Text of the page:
Seastedt is also having to wrap up two projects while she is overseas. The first is a year-long senior thesis she and another student have been working on involving SCU students and condom use. As part of her Hackworth Fellowship through the Markkula Center, the pair have analyzed and drafted a new policy for SCU related to safe sex.
The second project is a Senior Capstone study examining the effects of COVID-19 on Santa Clara County’s homeless population. In this case, the non-profit Recovery Cafe San Jose is helping the students contact homeless individuals and interview them by phone.
“We’re trying to understand how they came to learn about COVID-19, what has changed for them, how the virus has changed their lives, and what fears exist, if any,” Seastedt says.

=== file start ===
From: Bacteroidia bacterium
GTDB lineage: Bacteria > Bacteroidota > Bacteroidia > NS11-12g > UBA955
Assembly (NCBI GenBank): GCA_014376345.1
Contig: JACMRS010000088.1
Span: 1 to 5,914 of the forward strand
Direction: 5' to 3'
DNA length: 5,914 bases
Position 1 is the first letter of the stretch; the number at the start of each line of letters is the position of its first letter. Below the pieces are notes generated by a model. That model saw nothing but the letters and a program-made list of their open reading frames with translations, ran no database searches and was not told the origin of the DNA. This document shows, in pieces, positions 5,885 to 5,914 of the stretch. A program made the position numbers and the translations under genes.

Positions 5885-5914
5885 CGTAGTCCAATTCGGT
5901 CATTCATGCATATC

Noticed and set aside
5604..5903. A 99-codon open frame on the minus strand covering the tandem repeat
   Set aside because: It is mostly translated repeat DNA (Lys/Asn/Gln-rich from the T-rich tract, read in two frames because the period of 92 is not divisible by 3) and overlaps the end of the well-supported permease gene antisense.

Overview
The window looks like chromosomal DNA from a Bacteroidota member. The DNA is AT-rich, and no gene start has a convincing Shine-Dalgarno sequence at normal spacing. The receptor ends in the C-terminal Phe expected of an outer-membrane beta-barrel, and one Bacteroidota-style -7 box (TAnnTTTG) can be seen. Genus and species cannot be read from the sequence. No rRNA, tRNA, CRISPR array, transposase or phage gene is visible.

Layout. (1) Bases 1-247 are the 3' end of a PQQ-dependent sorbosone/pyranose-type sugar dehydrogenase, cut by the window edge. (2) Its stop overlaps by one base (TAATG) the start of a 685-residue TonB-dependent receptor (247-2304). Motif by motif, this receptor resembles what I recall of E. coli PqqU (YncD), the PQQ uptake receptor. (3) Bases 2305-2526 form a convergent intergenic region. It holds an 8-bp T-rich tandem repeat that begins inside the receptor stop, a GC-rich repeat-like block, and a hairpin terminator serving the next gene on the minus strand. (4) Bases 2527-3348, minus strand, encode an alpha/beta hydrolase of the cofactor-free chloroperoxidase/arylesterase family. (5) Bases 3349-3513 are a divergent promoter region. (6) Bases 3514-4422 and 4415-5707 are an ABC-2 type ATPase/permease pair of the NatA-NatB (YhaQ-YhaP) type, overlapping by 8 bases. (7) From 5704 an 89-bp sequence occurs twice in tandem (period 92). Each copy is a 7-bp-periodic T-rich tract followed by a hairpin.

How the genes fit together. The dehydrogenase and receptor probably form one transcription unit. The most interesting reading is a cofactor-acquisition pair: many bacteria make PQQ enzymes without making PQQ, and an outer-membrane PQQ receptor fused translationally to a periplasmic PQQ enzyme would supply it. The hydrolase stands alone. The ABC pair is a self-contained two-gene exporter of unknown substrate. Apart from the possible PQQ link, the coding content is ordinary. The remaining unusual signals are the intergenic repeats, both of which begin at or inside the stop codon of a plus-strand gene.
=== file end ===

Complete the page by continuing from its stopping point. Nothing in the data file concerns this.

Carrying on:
A Creative Solution
But the time difference has made interviewing people tough on her schedule. So Assistant Professor Jamie Chang suggested a solution: while her classmates collect the interviews and do the analysis, she can write the introduction and background for the project, which she says is helping her “be a little more creative in the way I participate.”
“My professors are amazing,” she says. “Each one brings something new to the table, and has a tremendous amount of expertise in their field. I have learned so much from them.”
The 21-year-old also has learned from her father’s international work in public health and from years of living abroad with her family. The experience has offered Seastedt and her two brothers rare insights into the ways of the world outside of the U.S.
Like Father, Like Daughter
Born and raised in La Jolla, Seastedt moved to Ethiopia with her family when she was nine. By her sophomore year in high school, her father’s job had taken them to Laos.
Growing up overseas “was a huge culture shock to me,” says Seastedt, as was learning about the disparities in health care. Still, California was never far from her mind, nor were thoughts of her father’s alma mater. “Santa Clara is a great school; my dad had gone there, so it was just perfect for me,” she says.